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Stationary and Turning Points

Stationary and turning points are points at which the curve changes its direction (turns around). Stationary points are also called turning points.

There are 3 types of stationary points:

  • Minimum point
  • Maximum point
  • Point of horizontal inflection

We call the turning point (or stationary point) in a domain (interval) a local minimum point or local maximum point depending on how the curve moves before and after it meets the stationary point.

 

The curve here decreases on the left of the stationary point and increases on the right. It decreases and reaches a minimum point and then increases. This is a local minimum point.

local minimum point
x LHS Minimum point RHS
f'(x) f'(x)<0 f'(x)=0 f'(x)>0

 

The curve here increases on the left of the stationary point and decreases on the right. It increases and reaches a maximum point and then decreases. ThisĀ is a local maximum point.

local maximum point
x LHS Minimum point RHS
f'(x) f'(x)>0 f'(x)=0 f'(x)<0

 

The local maximum point and the local minimum point are also called relative maxima and relative minima respectively because the maximum or minimum point reached is relative to the interval where it occurs.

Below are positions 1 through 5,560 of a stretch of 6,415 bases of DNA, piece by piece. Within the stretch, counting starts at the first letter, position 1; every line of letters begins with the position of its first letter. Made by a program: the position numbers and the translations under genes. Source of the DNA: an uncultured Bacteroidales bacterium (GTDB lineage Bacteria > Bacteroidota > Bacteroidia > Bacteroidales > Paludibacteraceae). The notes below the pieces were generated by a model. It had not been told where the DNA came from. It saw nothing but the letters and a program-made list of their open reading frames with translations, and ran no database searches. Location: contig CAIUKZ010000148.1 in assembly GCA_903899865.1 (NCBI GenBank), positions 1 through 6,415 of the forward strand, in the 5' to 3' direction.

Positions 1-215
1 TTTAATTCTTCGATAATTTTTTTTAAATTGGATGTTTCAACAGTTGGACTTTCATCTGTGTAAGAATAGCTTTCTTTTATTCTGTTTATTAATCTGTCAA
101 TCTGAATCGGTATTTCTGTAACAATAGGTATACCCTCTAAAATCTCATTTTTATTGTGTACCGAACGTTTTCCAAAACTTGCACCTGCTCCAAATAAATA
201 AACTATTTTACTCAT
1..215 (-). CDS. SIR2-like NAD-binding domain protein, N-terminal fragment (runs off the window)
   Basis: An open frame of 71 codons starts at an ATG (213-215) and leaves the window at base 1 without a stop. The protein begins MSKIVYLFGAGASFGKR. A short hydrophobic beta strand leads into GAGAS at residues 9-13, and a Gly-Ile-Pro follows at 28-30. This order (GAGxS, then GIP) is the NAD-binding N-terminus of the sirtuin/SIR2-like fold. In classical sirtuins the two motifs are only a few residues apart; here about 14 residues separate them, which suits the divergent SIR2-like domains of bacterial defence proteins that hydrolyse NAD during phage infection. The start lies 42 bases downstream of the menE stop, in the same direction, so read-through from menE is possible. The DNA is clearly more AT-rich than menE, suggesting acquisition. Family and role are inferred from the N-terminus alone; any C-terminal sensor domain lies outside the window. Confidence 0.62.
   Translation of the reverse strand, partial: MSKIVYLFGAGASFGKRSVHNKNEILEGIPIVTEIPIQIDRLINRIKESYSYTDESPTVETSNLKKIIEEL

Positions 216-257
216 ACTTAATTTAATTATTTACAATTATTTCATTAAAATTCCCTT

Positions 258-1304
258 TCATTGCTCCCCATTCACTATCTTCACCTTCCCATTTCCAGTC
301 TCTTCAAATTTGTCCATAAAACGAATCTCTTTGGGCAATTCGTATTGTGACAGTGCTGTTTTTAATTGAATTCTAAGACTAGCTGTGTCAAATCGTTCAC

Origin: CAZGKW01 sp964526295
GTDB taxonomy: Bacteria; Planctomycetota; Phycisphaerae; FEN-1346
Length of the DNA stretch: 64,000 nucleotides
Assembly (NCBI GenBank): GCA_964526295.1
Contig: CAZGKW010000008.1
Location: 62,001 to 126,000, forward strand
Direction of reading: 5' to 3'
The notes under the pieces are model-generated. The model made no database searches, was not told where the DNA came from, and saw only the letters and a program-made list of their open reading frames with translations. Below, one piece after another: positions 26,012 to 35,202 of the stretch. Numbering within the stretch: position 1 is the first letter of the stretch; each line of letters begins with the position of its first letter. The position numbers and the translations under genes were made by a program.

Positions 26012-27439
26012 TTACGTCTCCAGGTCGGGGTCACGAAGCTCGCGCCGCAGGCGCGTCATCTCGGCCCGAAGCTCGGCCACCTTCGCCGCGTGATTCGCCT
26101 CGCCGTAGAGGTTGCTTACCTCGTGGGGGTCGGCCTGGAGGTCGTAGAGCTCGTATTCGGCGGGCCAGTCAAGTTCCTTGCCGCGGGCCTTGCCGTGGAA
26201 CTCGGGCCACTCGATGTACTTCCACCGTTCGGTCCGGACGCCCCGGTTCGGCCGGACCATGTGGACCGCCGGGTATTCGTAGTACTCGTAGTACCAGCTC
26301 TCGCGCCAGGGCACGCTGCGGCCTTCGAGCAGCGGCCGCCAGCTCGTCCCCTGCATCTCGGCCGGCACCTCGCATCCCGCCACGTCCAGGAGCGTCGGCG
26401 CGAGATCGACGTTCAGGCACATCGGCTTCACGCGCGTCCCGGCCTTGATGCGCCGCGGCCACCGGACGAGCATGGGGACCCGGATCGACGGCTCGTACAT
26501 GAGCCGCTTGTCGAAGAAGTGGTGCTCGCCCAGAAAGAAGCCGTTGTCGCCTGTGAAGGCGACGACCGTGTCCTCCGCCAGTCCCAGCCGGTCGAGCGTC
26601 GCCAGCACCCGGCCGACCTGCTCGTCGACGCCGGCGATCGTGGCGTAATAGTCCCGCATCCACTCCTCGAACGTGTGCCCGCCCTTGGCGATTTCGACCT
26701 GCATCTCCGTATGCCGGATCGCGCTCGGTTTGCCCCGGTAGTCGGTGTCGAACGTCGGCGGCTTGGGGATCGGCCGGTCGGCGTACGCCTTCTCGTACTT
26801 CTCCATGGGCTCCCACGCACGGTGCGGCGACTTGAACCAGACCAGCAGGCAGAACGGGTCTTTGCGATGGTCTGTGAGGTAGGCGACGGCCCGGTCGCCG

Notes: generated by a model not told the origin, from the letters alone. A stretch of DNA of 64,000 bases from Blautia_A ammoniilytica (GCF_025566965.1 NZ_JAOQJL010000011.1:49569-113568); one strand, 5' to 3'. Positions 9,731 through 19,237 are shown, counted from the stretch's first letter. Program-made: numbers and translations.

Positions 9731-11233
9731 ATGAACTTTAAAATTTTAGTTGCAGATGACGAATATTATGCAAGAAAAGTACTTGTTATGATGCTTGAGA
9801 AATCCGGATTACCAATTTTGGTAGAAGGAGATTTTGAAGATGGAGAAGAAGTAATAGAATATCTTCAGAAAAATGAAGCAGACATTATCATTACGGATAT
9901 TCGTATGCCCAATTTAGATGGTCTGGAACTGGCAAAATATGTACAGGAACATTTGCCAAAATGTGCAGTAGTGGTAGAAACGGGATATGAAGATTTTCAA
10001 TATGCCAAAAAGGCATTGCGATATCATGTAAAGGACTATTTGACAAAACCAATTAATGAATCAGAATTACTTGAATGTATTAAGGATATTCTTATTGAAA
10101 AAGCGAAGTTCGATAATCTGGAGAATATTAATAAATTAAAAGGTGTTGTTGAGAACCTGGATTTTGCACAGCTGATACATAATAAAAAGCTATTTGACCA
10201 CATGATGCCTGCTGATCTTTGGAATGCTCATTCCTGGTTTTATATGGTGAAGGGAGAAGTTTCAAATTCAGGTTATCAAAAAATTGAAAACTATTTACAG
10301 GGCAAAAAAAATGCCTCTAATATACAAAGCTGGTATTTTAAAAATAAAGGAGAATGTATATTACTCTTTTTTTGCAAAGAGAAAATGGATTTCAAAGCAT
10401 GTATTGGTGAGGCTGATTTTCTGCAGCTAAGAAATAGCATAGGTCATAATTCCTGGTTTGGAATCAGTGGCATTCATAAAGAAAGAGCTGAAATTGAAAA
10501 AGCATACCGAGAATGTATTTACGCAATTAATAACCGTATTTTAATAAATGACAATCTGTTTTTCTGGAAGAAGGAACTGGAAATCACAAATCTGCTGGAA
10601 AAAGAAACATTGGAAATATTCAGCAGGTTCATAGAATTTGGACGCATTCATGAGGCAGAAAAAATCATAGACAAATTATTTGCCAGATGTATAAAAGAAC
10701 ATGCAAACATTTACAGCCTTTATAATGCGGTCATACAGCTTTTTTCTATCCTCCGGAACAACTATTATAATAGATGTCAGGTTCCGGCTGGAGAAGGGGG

A point of horizontal inflection occurs in a monotonic increasing or monotonic decreasing curve. The curve is either increasing or decreasing on both sides of this point. The curve does not turn and hence it is not a turning point, and the curve is stationary at this point.

The derivative of the curve has the same sign on both sides of the inflection point.

x LHS Minimum point RHS
f'(x) f'(x)>0f'(x)<0 f'(x)=0 f'(x)>0f'(x)<0

 

If we restrict the domain of the curve then the curve will have an absolute maximum and minimum value. The absolute maximum is the greatest value of the curve in the domain and the absolute minimum is the least value of the curve in the domain.

 

Now let us look at a few examples of stationary points.